"The historic cobbled courtyard of The Breqery in Chiswell Street in the City is to be converted into a Cuban jazz venue during the summer months. Encouraged by the recent spate of sunny weather, Whitbread has decided to erect a marquee bedecked with palm trees that can be hired out complete with jazz trio, tequila girls and a cigar-rolling woman flown in form Havana"
Via lots of places.
Thursday, April 24, 2003
Speaking purely hypothetically, I don't think that someone who was an "adherent to the King's Enemies in his Realm, giving them Aid and Comfort in the Realm, or elsewhere," could avoid accusations of treason merely because Britain wasn't at war at the time.
a) The original statute almost certainly wouldn't have been interpreted that way.
b) As a matter of logic, your enemies can be your enemies without current hostilities being underway - the Cambridge spies were traitors though we weren't at war with Russia when they began their activities (and though we allied with them in the war).
c) And, most relevantly, if, between two wars, you have a ceasefire agreement with another country (an agreement they are violating, by the by), then they remain your enemy. Only after a peace treaty do normal relations resume.
Hence in a situation resembling that described, it would seem the argument fails - this is arguably not a defence. Of course, I am not a lawyer...
Sadly, lacks a decent satire on his recent views. But good fun.
----- Original Message -----
From: Jane Barron
Sent: Wednesday, April 23, 2003 10:52 AM
Subject: FW: Grand Slam memorabilia
I'm sure you will be delighted to hear that following several customer requests, we do have a Grand Slam wool mix v neck sweater coming in to stock shortly - hopefully by next week - this product is on the internet site (although I have had to add it without an image which will be available later this week).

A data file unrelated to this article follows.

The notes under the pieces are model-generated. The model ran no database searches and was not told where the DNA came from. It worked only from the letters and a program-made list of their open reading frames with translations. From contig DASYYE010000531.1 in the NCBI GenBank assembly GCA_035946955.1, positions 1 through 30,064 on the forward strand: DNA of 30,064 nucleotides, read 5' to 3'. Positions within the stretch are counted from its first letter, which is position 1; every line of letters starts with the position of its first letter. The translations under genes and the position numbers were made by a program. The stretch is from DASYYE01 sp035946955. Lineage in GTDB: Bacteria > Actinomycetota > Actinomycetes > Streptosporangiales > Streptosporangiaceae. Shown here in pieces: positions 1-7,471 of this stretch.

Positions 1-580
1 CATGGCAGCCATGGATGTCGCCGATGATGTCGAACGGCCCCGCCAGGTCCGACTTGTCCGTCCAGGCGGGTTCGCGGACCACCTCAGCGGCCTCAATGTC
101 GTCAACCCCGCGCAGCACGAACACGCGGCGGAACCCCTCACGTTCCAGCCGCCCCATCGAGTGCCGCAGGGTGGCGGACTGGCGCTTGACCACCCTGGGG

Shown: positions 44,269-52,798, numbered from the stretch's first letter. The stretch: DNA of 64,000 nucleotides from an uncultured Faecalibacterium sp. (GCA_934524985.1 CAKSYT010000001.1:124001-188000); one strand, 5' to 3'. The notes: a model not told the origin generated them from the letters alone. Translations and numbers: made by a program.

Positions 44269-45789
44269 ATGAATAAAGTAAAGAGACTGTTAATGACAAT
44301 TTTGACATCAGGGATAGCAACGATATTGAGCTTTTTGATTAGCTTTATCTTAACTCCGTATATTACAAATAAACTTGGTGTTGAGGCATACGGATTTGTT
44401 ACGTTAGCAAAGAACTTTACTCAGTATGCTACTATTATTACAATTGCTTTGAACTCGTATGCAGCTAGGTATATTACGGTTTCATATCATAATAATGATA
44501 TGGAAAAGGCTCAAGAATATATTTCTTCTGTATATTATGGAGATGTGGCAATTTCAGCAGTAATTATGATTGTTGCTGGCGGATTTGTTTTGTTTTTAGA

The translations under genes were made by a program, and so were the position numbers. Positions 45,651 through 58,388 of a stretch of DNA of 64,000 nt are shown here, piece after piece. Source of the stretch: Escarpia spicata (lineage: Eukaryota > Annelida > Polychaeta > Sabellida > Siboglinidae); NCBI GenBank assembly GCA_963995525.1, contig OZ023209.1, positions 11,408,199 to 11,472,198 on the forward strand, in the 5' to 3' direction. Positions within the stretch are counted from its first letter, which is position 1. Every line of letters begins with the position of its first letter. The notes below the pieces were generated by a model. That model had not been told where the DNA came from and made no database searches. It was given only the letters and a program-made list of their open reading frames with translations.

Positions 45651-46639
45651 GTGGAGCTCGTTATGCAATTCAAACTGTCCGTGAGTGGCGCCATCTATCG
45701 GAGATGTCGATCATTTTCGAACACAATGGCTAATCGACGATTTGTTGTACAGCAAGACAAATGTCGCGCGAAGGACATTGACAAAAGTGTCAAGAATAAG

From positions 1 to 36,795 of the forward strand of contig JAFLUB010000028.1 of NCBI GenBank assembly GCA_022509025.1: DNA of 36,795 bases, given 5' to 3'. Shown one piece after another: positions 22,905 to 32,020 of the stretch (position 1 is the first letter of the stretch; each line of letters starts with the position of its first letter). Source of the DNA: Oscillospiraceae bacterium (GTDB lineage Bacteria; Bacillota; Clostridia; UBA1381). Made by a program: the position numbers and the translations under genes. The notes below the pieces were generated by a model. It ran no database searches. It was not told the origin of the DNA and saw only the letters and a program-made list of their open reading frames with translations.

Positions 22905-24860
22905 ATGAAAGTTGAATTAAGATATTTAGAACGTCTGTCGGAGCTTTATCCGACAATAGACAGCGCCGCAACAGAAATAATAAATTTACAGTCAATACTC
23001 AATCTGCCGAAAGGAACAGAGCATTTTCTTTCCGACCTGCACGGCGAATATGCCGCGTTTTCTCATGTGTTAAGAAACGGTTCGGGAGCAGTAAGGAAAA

Price is £39.99.
Assistant Merchandise Manager
From: You know who
Subject: Grand Slam memorabilia
My apologies if I'm directing this suggestion to the wrong person - I'm afraid I couldn't spot a more appropriate contact.
In light of the products currently on sale in the shop relating to the recent Grand Slam success, may I suggest that a popular item might be a v-neck jumper (the kind generally worn over shirts, etc) with embroidery mentioning not only the men's grand slam, but also the women's success and the Hong Kong sevens win. I know of a number of people who'd buy such a garment, and the last time England enjoyed such success (1991-2) a similar jumper was produced. Certainly, the acquaintance who's been waiting 10 years to replace his "double grand slam winners 1991-2" jumper, that he still wears to most matches, would be likely to buy one.
This slightly more formal type of garment is ideal for fans who feel slightly too old to wear t-shirts, or who occasionally find themselves "entertaining" at games, but still want to dress in a way that supports the team.
I look forward to an opportunity to purchase such an item.
"Just when you thought mankind could sink no lower, Anne Frank fanfic appears and soils us all."
(No, I haven't followed the link. Nor am I going to.)
Sunday, April 20, 2003
Wired have exerpts...
"Workers are prepared to give away their passwords for a cheap pen, according to a somewhat unscientific - but still illuminating - survey published today.
The second annual survey into office scruples, conducted by the people organising this month's InfoSecurity Europe 2003 conference, found that office workers have learnt very little about IT security in the past year.
If anything, people are even more lax about security than they were a year ago, the survey found.
Nine in ten (90 per cent) of office workers at London's Waterloo Station gave away their computer password for a cheap pen, compared with 65 per cent last year."
Via Eve Tushnet (via Rodney Welch)
* recent reading - Once More With Feeling, how we set out to make the best p0rn film ever; Fight Club; The League of Extraordinary Gentlemen (a graphic novel); Broken Angels (a sci-fi novel that disturbingly name-checks John Pilger in the credits).